Its been a busy week for Martian discoveries. And all of the stories here are from the Martian geologists that aren’t Curiosity. Remember Opportunity, a rover that landed on the red planet, over nine years ago. Well, despite its initial 90 martian day working lifespan, after 3300 martian days it’s still running, and still producing some great new science.
With all of Curiosity’s success in finding clues as to past water on Mars, Opportunity has discovered this rock, called Esperance. It has lower calcium and iron than any other rock so far analysed by the rover, and far higher quantities of aluminium and silica. Chemically, this means its highly likely to be a clay rich rock. And clay rich rocks can only form where there is high pH (ie. not acid) water.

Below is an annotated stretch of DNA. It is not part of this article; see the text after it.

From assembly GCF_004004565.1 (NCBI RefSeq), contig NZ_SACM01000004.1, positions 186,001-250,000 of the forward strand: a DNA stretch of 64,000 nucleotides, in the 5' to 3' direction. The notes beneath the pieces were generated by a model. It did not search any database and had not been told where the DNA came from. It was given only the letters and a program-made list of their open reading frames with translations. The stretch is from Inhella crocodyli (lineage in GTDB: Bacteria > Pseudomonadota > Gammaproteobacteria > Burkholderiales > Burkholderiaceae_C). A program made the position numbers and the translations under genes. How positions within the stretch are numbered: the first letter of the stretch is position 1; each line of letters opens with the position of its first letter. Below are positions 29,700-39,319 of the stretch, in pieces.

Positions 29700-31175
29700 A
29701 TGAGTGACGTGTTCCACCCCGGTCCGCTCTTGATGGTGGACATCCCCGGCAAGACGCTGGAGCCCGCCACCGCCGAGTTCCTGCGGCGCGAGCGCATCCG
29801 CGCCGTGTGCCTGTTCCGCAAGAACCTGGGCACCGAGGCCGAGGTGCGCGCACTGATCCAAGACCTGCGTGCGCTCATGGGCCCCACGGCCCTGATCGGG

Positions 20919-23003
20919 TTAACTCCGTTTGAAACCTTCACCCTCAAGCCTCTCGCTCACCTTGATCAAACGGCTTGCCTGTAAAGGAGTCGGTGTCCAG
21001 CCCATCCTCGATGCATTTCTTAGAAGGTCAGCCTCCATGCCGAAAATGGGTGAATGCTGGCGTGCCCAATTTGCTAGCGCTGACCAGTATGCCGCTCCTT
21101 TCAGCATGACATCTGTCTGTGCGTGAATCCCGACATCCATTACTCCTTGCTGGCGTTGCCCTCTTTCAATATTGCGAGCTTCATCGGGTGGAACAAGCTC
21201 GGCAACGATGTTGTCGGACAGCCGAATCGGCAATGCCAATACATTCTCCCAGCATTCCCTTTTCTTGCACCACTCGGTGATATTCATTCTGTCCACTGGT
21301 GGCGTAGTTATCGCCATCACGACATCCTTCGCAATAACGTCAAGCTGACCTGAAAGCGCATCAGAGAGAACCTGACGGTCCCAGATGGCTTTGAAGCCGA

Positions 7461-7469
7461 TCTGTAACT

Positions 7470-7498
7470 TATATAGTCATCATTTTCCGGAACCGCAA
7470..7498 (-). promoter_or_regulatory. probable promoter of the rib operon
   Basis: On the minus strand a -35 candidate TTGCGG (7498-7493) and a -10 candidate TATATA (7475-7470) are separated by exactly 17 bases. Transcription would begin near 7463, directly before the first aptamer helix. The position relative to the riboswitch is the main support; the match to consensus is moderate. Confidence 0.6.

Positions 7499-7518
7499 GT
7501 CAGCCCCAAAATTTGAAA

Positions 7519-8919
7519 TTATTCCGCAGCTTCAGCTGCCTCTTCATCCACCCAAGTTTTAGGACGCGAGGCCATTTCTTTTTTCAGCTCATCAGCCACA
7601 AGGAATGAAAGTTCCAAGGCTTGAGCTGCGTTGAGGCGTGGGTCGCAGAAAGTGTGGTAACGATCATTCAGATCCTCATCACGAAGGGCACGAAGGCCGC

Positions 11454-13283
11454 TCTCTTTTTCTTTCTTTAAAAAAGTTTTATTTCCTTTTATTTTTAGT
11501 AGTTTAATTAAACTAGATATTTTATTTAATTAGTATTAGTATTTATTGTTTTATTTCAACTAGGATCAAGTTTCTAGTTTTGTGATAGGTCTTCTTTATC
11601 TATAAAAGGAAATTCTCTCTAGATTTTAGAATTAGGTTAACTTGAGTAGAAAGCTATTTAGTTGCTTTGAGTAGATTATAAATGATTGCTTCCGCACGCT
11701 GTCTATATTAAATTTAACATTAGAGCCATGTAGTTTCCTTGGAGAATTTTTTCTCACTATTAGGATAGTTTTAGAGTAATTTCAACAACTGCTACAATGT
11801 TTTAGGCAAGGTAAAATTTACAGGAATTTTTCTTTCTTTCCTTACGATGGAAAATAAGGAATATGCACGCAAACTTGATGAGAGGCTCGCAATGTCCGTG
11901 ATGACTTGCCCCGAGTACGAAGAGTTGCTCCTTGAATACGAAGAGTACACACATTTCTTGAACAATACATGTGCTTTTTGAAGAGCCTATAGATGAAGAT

Opportunity meanwhile, is off on a 2.2km trek for some winter sun, moving 25m on its first day as it trundles off in search of more science!
But its not just the old rover’s that continue to function, the satellites are producing some stunning results and images of their own.
The Mars Express Probe is a satellite put into Martian orbit by the British/Europeans ten years ago, it had carried the ill-fated lander Beagle 2. But it has produced some hypnotic images of the North pole of Mars and its hypnotising, rotating swirls, which move in the opposite direction to the wind. Warm sunlit air melts ice on the downwind slope, and deposits it on the shady upwind slope.
And finally, because we all love things rolling down hills. Take a look at some of these images from NASA’s Mars Reconnaissance orbiter, launched in 2005. In the first image, its believed sleds of dry-ice have slid down Martian sand dunes. And in the second, its a rock, falling down a hill. But remember, if that doesn’t sound cool enough for you, its a rock, falling down a hill, ON ANOTHER PLANET. I highly recommend you check out the links for all the cool stories behind whats going on in these great images.